It has been 115 days since I moved out West for work. The first thing I experienced when I arrived were some mountains, then a whole lot of hate for Maple Leafs fans and people from Toronto in general just in case they also liked the Maple Leafs. Just in case they carried with them an air of losing.
I, as a fan of one of the worst teams in the league, could not care less about what other people think of me as a fan of the Maple Leafs. I welcome the banter - to an extent. With open arms I accept your "we make the playoffs" claims as some sort of assurance that the Maple Leafs will never surpass the Canucks in terms of talent.
If we're talking about longevity, get it line. The Canucks sit with zero Stanley Cup Championships and 27 appearances in franchise history. The Maple Leafs have 13 Stanley Cups in 65 appearances.
They also haven't won since 1967. Yes, I know Canucks fans. Through the last ten years the Canucks have been the better team no question. They made the playoffs seven out of those ten years with one trip to the final in 2011. Compared to the Canucks, the Maple Leafs have been trash. Who is going to argue against that?
The Maple Leafs play 4,381 kilometres away on the other side of the country in a different conference than the Canucks, yet the one-sided rivalry remains. Before I moved out to Vancouver I didn't have the slightest idea how much unbridled disgust there was toward Maple Leaf supporters.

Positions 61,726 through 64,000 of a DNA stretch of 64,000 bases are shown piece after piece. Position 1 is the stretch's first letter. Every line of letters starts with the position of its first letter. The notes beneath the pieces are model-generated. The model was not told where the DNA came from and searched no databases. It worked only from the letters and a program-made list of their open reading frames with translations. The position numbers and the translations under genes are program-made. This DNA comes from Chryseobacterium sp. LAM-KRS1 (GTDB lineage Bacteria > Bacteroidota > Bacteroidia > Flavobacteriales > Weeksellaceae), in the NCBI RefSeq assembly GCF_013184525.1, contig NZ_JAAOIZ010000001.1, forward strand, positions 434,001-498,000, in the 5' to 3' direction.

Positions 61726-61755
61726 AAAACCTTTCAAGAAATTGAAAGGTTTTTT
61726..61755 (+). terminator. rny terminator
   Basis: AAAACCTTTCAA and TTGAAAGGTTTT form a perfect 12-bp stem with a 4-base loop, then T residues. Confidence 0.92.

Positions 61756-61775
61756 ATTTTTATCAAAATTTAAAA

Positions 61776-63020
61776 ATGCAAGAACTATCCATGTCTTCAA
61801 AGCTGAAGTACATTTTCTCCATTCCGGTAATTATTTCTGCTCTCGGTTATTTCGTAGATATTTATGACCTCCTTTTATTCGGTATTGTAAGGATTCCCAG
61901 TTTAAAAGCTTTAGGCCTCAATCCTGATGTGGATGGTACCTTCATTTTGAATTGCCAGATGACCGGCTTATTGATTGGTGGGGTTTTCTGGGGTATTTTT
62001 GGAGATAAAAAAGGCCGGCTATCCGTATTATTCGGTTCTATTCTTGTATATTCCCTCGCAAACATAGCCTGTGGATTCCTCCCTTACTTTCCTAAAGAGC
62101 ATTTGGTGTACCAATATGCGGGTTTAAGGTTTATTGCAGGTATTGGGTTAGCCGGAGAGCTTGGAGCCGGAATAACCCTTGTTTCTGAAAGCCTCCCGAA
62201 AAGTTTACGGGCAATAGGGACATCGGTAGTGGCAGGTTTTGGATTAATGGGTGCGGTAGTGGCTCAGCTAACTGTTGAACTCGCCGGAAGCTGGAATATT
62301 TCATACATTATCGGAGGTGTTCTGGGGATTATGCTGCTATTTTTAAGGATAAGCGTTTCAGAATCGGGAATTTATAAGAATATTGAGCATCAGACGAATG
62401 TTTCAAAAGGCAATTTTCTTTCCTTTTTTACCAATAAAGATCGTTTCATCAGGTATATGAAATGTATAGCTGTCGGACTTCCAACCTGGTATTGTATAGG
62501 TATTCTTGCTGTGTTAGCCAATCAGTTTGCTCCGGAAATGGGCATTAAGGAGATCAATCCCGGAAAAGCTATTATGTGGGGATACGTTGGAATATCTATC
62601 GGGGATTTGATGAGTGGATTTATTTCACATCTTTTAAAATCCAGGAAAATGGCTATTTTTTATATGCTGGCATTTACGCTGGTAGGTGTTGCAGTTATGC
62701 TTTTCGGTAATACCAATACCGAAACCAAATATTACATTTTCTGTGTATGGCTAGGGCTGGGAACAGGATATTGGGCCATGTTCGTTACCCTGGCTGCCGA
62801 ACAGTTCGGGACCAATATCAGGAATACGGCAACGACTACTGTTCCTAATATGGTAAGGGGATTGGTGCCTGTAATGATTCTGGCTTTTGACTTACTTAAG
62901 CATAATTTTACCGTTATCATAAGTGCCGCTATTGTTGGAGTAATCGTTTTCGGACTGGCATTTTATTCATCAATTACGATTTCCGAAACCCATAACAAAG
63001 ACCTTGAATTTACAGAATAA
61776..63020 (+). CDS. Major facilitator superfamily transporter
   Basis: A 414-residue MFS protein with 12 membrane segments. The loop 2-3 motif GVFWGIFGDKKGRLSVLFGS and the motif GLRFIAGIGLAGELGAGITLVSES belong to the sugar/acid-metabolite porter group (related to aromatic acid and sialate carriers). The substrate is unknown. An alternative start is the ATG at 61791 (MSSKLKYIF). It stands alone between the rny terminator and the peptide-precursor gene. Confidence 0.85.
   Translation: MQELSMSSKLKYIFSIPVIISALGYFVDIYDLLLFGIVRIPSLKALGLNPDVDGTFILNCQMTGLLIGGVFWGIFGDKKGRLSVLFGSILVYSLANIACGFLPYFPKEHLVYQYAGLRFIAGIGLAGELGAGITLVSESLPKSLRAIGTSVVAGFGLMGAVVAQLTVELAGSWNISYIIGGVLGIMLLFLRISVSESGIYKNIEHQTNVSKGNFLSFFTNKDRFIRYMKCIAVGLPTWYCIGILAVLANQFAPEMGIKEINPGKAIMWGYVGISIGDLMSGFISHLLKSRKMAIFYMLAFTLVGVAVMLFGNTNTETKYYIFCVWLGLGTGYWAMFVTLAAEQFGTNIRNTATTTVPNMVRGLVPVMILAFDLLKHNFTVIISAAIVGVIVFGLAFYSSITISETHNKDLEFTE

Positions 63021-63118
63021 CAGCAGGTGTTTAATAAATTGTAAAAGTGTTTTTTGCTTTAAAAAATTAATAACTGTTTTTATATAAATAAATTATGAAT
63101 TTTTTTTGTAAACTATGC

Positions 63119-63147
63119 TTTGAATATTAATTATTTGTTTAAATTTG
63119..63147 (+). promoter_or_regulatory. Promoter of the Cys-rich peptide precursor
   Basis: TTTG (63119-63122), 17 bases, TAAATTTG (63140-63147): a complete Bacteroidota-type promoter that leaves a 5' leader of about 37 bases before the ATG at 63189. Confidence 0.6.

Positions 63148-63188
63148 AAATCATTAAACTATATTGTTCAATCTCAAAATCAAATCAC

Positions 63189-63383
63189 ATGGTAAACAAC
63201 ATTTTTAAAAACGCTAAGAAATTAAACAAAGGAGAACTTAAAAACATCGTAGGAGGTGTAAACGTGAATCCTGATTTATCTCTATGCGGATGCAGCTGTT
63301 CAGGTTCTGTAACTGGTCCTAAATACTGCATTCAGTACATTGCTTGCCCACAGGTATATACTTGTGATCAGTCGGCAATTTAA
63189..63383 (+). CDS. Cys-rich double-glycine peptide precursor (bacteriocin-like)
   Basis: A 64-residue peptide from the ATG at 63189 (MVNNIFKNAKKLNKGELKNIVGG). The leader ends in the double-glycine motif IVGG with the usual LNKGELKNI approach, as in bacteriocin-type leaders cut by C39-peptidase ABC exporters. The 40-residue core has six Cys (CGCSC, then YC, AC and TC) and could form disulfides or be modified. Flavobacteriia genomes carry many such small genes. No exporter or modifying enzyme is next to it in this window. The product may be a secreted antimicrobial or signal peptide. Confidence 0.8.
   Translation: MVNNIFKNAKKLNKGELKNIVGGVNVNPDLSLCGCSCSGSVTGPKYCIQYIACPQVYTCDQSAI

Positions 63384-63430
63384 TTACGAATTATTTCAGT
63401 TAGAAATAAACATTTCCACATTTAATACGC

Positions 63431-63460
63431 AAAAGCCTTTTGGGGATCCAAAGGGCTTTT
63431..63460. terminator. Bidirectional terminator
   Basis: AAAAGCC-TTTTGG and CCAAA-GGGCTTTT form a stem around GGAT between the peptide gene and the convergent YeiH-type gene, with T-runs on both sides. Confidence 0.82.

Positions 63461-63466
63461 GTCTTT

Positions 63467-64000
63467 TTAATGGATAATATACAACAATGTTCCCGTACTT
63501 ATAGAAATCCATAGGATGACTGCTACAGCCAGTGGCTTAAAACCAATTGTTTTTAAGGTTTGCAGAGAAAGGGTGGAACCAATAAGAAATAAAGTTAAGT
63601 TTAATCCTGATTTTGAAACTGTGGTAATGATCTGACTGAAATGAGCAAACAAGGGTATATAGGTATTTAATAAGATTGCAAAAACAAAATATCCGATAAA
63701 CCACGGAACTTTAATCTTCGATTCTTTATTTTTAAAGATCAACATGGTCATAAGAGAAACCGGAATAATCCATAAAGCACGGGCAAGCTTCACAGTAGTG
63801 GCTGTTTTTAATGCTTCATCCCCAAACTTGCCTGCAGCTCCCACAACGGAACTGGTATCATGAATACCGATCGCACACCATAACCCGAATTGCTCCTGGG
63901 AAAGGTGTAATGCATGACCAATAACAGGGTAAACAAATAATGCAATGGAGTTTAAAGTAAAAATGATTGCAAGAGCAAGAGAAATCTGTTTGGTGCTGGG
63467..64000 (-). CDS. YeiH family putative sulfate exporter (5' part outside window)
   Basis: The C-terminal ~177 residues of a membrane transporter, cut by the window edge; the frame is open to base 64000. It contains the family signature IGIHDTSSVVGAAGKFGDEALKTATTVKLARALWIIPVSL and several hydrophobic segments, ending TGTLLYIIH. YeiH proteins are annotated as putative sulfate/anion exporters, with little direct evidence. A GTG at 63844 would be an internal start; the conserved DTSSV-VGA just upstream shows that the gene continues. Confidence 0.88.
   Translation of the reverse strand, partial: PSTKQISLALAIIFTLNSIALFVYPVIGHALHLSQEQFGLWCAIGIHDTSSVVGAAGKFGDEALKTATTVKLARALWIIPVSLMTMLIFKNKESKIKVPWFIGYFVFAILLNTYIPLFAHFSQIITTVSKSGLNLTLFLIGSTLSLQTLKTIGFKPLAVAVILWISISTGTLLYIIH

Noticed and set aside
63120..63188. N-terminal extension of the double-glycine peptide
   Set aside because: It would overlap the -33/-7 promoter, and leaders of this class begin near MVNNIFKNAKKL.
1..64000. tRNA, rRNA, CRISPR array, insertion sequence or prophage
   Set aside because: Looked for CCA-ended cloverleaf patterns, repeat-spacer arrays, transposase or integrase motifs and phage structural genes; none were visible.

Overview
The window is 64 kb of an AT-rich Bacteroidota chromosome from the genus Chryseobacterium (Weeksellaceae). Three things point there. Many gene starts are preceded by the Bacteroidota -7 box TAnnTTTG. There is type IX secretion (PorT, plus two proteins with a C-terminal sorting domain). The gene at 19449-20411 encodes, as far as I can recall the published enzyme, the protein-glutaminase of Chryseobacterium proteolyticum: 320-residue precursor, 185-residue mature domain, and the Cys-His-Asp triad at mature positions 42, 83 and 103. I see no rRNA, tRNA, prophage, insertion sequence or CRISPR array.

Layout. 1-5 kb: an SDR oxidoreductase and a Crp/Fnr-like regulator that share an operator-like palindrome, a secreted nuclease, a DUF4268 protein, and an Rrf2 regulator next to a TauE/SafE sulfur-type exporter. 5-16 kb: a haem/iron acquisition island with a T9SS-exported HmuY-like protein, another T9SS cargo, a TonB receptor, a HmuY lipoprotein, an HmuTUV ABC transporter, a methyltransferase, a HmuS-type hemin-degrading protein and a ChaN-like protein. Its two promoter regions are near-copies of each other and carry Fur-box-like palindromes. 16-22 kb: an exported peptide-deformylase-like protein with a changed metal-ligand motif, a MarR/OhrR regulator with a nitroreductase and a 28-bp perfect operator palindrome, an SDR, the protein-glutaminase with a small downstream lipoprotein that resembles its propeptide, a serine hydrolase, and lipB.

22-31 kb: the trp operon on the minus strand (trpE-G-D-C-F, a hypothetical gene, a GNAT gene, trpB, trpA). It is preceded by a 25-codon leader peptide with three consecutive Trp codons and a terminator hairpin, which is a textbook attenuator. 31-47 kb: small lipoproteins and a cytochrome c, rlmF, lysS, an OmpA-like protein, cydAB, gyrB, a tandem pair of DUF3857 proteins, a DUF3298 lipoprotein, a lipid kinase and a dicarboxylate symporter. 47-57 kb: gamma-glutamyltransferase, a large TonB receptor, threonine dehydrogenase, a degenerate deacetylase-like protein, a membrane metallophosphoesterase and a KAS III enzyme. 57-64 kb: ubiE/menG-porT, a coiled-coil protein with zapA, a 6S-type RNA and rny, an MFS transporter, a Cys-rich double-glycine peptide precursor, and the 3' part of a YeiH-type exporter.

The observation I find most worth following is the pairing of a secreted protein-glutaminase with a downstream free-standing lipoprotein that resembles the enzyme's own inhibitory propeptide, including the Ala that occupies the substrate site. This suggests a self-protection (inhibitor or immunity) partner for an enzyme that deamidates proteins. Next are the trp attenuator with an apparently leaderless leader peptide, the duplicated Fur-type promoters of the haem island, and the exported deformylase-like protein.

I tried to think about what it is that sparked this intense partisan duel. Where is the overlap in the organization? Pat Quinn? Now that's a man worth fighting over. Brian Burke and Dave Nonis? Irrelevant. Mats Sundin? That one did sting, but that's no reason for Canucks fans to be sour.
The Canucks hosted the dreaded Maple Leafs in March which became a hot topic at the bar I was in the night before. "Big game tomorrow, eh?" some middle-aged man said with a raised eyebrow as his beer spilled over his knuckles as he jumped to save his suds.
"Canucks and Leafs? I'm indifferent," I said as I tried not to give the conversation any more weight. "Oh really? I thought you were a Leafs fan?" At this point I'd like to explain I had only mentioned I moved to Vancouver recently and it happened to be from Toronto. "No, they're my team I just have no reason to be pumped for the game."
Enter my drunk friend who criticizes my loyalty to a team she claims she loves but can't name the coach. You get the picture, right? The rivalry, I've come to tell myself goes much deeper than hockey.
The Vancouver lifestyle is fantastic. You can workout 12 months a year, climb mountains, take a ferry to the island, travel up to Whistler to ski and snowboard, travel east and see Kamloops and Kelowna.
There are a tonne of great places to discover and the weather stays above zero for the most part in Vancouver during the winter months. Toronto is grey, cold, and busy. It's downtown core is much bigger than Vancouver's and the vibe is straight business. The first thing I noticed about Vancouver's downtown core is how it's a mini downtown Toronto without the fuss and anger back home.
Someone has been spreading rumours because when I mention I'm from Toronto a lot of people put up a wall and utter words that never stray far from, "Oh, you don't like us Vancouver people in Toronto."
When I pressed someone to expand their answer, show their work like in grade five math class he said, "Everyone in Toronto thinks we don't work as hard as they do." Interesting, considering I'm hearing this for the first time as someone who was born and raised in Toronto.
Let's bring this back into context. The Canucks hate the Maple Leafs because they think we hate them. They also hate the Maple Leafs because in certain business circles Vancouverites have heard they don't work as hard as Torontonians. What a mess. If there was every a rivalry without any substance it's this one and it's not going away any time soon.